Microdomain calcium oscillations in Drosophila glia regulate seizure susceptibility and require NCKX
Author(s)Melom, Jan E. (Jan Elizabeth)
Massachusetts Institute of Technology. Department of Biology.
J. Troy Littleton.
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Glial cells exhibit spontaneous and activity-dependent fluctuations in intracellular Ca²+, yet it is unclear whether glial Ca²+ oscillations are required during neuronal signaling. Somatic glial Ca²+ waves are primarily mediated by the release of intracellular Ca²+ stores, and their relative importance in normal brain physiology has been disputed. Recently, near-membrane microdomain Ca²+ transients were identified in fine astrocytic processes and found to arise via an intracellular store- independent process. Here, we describe the identification of rapid, near-membrane Ca²+ oscillations in Drosophila cortex glia of the central nervous system. In a screen for temperature-sensitive conditional seizure mutants, we identified a glial-specific Na+/Ca²+, K+ exchanger (zydeco) that is required for microdomain Ca²+ oscillatory activity. We found that zydeco mutant animals exhibit increased susceptibility to seizures in response to several environmental stressors, and that zydeco is required acutely in cortex glia to regulate seizure susceptibility. We also found that glial expression of calmodulin is required for stress-induced seizures in zydeco mutants, suggesting a Ca²+/calmodulin-dependent glial signaling pathway is involved in acute glial-neuronal communication. These studies demonstrate that microdomain glial Ca²+ oscillations require NCKX-mediated plasma membrane Ca²+ flux, and are essential for normal neuronal excitability.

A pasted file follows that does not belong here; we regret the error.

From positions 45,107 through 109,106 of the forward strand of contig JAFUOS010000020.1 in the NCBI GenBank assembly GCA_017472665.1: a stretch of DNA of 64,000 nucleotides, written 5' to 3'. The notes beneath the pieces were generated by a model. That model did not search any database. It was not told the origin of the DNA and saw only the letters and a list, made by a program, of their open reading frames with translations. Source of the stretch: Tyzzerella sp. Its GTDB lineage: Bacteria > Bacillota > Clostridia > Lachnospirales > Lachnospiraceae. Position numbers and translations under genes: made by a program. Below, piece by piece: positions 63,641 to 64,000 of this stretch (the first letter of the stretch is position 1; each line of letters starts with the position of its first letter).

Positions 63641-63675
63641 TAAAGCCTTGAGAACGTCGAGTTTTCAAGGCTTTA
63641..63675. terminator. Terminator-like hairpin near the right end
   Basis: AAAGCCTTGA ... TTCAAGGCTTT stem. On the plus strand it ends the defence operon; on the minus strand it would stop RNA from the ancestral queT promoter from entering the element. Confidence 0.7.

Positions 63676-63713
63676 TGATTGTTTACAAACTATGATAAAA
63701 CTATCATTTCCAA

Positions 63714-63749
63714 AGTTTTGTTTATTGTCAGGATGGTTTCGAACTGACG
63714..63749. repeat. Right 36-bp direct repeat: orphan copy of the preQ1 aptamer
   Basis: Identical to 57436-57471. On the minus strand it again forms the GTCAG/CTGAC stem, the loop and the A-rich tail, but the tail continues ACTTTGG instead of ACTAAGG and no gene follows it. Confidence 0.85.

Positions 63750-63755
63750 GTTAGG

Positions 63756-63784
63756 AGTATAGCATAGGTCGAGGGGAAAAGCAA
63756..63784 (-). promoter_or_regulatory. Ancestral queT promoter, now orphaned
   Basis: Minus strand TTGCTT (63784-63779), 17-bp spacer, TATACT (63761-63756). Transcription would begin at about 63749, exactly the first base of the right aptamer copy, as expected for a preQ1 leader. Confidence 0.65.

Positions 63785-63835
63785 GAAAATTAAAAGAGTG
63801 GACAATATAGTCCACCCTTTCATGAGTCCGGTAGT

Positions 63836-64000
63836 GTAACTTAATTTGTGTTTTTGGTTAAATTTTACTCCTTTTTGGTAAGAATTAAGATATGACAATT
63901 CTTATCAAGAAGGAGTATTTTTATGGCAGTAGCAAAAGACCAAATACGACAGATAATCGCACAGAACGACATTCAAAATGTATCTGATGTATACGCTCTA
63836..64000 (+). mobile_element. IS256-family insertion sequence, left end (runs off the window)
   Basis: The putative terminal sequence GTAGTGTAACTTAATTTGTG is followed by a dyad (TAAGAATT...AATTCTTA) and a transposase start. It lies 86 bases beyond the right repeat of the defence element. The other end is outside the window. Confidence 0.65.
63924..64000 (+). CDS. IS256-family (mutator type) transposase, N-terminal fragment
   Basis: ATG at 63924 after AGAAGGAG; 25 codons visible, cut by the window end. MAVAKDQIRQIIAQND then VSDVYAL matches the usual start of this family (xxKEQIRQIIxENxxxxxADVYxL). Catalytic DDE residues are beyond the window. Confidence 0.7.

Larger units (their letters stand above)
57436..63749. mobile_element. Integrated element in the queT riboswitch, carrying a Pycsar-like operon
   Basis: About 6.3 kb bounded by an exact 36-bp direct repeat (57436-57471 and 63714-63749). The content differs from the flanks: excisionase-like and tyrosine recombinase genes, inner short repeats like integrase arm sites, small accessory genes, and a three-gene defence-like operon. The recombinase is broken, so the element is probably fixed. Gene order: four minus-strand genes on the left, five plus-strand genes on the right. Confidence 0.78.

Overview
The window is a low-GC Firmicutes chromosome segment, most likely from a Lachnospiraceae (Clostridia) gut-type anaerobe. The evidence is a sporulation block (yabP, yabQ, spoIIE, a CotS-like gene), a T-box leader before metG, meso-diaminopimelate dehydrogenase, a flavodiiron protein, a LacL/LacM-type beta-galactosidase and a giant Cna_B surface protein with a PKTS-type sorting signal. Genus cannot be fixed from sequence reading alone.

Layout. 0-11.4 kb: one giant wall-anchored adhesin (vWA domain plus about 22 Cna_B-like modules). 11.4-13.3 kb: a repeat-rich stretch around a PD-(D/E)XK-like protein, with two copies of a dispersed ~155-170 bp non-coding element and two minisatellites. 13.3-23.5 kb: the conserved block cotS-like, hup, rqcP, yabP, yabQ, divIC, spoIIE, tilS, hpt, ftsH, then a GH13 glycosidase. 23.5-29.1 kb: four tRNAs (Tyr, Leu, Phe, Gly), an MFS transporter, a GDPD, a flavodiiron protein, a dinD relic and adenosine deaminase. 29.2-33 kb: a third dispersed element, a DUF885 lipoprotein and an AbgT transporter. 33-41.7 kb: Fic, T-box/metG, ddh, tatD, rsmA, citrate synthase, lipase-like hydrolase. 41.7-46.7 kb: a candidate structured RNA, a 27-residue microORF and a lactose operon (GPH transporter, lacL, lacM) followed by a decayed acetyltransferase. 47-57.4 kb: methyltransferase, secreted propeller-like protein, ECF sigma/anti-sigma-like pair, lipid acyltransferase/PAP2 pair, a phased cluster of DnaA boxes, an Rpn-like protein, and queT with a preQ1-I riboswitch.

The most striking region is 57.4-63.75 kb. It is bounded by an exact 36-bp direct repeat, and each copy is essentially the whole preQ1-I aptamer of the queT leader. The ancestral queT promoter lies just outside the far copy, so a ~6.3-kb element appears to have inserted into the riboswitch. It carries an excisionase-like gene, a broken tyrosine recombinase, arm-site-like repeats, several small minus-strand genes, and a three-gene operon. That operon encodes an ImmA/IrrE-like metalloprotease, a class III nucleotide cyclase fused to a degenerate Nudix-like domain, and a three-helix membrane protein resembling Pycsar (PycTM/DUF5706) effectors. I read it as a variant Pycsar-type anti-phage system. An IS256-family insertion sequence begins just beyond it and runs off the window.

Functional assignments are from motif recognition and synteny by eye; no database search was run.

Thesis (Ph. D.)--Massachusetts Institute of Technology, Dept. of Biology, 2013.This electronic version was submitted by the student author. The certified thesis is available in the Institute Archives and Special Collections.Cataloged from student-submitted PDF version of thesis.Includes bibliographical references.
DepartmentMassachusetts Institute of Technology. Department of Biology.
Massachusetts Institute of Technology